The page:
60928Now that they have been so popular for so long, the deficiencies of flowering pear, Pyrus calleryana, (which is also known as Callery pear), are becoming increasingly evident. The dense branch structure and compact form that are so appealing while trees are young compromise structural integrity as trees mature. Symmetrical trees can be severely disfigured if limbs get broken by wind.

In the past, flowering pear had been quite resistant to disease and insect infestation. However, now that there are so many of them within minimal proximity of each other, it is nearly impossible to avoid infection with fire blight. To make matters worse, they share this very contagious bacterial disease with fruiting pear, evergreen pear (fruitless) and apple (fruiting and flowering crabapple).

Otherwise, healthy and well structured trees provide some of the best autumn color for mild climates. Foliage that was rich green through summer becomes bright yellow and orange on a weak season, with more bright red and burgundy with a good chill. The white spring bloom is likewise more colorfully profuse after a colder winter, although some find the fragrance to be objectionable.

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8 thoughts on “Flowering Pear

  1. Hi there Tony, this looks very similar to what we call the Manchurian Pear- do you know if they are the same or similar trees? The Manchurian Pear trees which line both sides of our town’s main street are our pride and joy- beautiful in blossoms in spring and lovely leaves in autumn. Many Mudgee people grow them in their gardens as well.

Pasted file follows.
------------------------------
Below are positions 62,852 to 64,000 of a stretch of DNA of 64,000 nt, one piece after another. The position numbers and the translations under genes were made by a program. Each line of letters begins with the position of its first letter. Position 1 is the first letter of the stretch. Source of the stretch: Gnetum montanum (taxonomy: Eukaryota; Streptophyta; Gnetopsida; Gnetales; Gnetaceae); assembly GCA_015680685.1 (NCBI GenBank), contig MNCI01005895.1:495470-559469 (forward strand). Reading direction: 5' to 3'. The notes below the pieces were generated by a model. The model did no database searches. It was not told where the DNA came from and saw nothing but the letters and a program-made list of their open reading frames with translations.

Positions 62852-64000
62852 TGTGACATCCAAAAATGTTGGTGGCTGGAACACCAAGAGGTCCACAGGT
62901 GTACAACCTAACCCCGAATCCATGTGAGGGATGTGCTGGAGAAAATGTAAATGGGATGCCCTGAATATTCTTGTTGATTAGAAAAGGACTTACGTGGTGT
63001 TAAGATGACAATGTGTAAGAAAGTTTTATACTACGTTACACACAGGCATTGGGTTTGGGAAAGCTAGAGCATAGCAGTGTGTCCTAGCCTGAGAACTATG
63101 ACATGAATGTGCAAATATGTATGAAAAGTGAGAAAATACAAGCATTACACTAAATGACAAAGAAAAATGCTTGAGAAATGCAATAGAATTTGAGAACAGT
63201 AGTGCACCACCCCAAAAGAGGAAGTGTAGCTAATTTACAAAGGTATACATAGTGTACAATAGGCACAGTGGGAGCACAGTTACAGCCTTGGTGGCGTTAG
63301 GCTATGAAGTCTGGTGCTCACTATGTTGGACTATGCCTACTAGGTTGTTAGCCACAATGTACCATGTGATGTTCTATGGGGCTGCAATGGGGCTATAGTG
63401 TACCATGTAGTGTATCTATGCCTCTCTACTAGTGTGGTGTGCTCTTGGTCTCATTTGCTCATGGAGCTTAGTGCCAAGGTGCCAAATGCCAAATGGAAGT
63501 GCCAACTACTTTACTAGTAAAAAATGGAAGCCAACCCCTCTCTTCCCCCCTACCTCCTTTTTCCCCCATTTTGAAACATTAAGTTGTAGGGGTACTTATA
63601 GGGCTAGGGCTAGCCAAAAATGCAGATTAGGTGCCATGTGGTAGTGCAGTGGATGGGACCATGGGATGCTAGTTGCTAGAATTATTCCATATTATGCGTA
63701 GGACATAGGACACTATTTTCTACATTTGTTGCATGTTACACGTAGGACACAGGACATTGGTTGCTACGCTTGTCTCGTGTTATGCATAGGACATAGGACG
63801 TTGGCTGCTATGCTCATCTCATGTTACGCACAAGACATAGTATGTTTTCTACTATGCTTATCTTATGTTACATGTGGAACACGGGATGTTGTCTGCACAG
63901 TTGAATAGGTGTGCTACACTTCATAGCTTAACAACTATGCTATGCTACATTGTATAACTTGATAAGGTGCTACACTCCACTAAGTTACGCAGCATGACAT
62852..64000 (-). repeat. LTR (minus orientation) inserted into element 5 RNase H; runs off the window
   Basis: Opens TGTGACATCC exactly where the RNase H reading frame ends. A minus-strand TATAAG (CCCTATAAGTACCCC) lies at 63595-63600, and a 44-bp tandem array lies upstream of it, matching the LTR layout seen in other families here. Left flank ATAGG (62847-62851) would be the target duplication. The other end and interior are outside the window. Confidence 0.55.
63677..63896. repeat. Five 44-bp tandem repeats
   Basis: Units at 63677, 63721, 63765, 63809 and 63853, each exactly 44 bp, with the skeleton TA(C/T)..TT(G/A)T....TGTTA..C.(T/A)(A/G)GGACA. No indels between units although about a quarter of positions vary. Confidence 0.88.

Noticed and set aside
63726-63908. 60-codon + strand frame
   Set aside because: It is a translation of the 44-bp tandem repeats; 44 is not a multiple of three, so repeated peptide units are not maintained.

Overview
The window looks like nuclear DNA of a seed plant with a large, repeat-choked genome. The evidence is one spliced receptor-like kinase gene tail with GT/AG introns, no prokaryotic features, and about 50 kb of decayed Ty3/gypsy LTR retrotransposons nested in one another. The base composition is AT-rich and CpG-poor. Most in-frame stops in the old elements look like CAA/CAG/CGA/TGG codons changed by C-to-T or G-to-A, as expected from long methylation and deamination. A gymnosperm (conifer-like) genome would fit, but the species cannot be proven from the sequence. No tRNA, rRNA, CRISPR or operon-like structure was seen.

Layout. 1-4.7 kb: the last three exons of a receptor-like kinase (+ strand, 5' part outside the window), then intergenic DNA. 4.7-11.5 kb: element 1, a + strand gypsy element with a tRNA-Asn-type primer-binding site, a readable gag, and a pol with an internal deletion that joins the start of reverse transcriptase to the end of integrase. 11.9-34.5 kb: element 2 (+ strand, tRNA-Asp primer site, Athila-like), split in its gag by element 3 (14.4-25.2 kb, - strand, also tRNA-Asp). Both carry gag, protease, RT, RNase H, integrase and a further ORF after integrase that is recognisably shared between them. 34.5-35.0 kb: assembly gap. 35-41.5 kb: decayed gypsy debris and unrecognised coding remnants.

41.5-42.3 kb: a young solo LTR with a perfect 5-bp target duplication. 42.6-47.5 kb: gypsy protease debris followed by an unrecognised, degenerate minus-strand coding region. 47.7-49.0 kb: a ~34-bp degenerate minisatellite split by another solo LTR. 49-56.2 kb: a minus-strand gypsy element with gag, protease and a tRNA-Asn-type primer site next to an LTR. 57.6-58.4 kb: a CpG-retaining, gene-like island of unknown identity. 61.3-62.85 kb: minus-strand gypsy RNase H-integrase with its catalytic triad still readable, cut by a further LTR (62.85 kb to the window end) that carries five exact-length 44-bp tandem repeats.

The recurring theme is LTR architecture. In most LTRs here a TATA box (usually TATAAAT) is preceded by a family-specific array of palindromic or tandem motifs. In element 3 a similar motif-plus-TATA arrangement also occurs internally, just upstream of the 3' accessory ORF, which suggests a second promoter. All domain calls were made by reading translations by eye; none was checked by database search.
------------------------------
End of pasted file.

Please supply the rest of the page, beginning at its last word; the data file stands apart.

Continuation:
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    1. They are also known as Manchurian pear. However, there is another species, Pyrus ussuriensis, with the same common name. There is no confusion here, not only because we do not know them as Manchurian pear, but also because Pyrus ussuriensis is not grown here. I have never seen one (or did not recognize it). I do now know which one or if both are grown in Mudgee.

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  2. The worst characteristic of these trees is that they are EXTREMELY invasive in the Eastern U.S. Although some nurseries still sell them, their time as a preferred nursery plant has past. Unfortunately, there is no way to easily removed them from the vast areas that they have overtaken. It is a nasty invasive.

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      1. They are a problem back east because they get enough rain to support them without irrigation. We had four that were planted way too close together before we owned this home, so they needed removing. That was four years ago. We are still removing seedlings that pop up. They are quite the pest.

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      2. Those are probably suckers from the roots. that is common after such trees are removed. Flowering pears were commonly planted at new homes, particularly as street trees for tract homes through the 1980s and 1990s. They were thought to be proportionate to smaller spaces, although many eventually got too big anyway.

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